Wedding Customs and Rituals

Mrs. Altaf Almutawa, the spouse of the Ambassador of Kuwait, hosted the English Conversation group on 14 March 2018. While sipping Arabic coffee with cardamom spices, the group watched a short film about Kuwait. From ancient civilization with desert dwelling Bedouins to pearl divers and fishermen, perhaps the world’s earliest seafaring boats have been found here, to traders of pearls, wool, spices, coffee and dates, Kuwait has developed into a modern metropolis with excellent infrastructure, economic and financial stability, and top medical facilities.
 
Following this informative film on Kuwait, we began our English conversations on Wedding Customs and Rituals around the World. Weddings may be a universal celebration, but traditions vary according to culture and region.
 
In many Arabic countries, matchmaking is still practised today. Pre-wedding rituals in Egypt, Iraq, Kuwait, Saudi Arabia and Tunisia include the Henna Day, whereby henna is adorned on the hands and feet of the bride. Tunisia even has a Hammam Day for the bride. The official wedding ceremony takes place in the presence of the mullah. The bride changes her wedding dresses several times during the ceremony and reception.
 
In Kuwait, the bridegroom spends seven days at the bride’s house before returning to his home with his bride. A Tunisian bride takes seven days to get married, with the seventh day being the official wedding day. The traditional Iranian marriage proposal can take up to two years.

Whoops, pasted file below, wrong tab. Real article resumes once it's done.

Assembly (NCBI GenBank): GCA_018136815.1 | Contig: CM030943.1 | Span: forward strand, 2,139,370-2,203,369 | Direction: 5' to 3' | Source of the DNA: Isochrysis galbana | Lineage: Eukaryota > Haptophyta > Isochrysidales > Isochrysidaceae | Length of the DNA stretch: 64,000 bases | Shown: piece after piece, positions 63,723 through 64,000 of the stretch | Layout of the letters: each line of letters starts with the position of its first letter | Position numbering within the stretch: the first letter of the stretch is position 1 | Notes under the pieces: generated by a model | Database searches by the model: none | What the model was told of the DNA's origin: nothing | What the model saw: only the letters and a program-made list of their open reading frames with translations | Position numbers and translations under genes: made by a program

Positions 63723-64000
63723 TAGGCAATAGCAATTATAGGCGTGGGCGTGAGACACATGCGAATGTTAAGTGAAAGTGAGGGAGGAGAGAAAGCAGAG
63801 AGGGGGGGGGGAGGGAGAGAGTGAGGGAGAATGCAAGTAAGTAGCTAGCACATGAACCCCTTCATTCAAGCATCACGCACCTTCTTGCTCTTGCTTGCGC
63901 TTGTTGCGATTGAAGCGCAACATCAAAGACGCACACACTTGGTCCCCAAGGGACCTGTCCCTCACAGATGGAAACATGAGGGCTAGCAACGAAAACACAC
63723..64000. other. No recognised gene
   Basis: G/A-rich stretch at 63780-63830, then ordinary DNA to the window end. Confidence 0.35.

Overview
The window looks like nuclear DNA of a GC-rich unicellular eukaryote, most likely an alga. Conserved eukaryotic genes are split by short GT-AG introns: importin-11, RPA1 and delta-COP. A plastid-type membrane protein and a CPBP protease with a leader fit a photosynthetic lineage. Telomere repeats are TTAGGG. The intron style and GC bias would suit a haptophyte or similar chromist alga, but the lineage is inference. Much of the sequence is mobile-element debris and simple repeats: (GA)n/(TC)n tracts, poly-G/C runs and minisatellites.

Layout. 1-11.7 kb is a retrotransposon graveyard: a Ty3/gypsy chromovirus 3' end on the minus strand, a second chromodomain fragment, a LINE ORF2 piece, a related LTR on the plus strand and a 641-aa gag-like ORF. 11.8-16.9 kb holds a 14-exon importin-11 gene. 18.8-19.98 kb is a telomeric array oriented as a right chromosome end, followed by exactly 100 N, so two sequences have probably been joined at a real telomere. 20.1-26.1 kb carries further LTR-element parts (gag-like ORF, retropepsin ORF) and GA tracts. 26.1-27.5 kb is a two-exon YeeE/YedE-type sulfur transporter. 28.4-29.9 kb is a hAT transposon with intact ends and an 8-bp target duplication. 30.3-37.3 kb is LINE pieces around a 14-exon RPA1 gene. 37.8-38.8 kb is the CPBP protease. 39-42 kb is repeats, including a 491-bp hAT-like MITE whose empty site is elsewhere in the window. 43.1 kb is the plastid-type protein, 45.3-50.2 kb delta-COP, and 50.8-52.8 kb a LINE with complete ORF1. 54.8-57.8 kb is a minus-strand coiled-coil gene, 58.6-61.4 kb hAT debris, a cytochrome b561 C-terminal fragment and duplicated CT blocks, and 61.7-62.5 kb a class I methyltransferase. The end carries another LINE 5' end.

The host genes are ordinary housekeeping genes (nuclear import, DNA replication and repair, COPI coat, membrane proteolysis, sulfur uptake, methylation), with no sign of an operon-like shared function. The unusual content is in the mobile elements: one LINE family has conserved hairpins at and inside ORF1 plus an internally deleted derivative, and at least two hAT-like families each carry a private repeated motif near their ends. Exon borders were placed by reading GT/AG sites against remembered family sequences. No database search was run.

The Islamic wedding in Kazakhstan consists of three ceremonies: the bride’s ceremony in her home, opening the bride’s face in the groom’s home, and the religious part of the wedding ceremony performed by the mullah.
 
One traditional German pre-wedding ritual involves bringing some pieces of porcelain to the happy couple and then smashing them in the belief that broken glass symbolizes happiness for the couple.
 
Many wedding traditions have crossed borders. For example, an American bride wears something new, old, borrowed and blue. This custom is also practised in Belgium and the UK. Traditional British weddings include not only the bride and her groom, but also bridesmaids and page boys. The bride’s father gives away the bride symbolically.
 
During the Poruwa ceremony practised by Tamils and Sinhalese in Sri Lanka. the bride's father places her right hand on the groom's right hand as a formal giving away the bride.
 
On the island of Java, Indonesia, pre-wedding rituals include removing the young hair on the bride’s forehead. Traditionally, the wedding ceremony takes place at the home of the bride's parents, with the bride wearing a traditional white kebaya and a traditional headdress. A second celebration is held in the house of the groom.
 
Japanese and Singaporeans can choose between traditional and modern wedding ceremonies. Most Singaporean brides prefer a combination of both ceremonies attended by family members and friends, followed by a reception or dinner, all on the same day and in different wedding gowns. The Japanese bride, who prefers a traditional Shinto ceremony, wears white from head to toe, including make-up, kimono and hood. The groom wears a black kimono with five family crests.
 
The wedding traditions around the world are still very much celebrated and can be happily passed down to future generations who pay tribute to their heritage.
 
Heartfelt thanks to Altaf for a very pleasant morning of English conversations, followed by a traditional Kuwaiti lunch!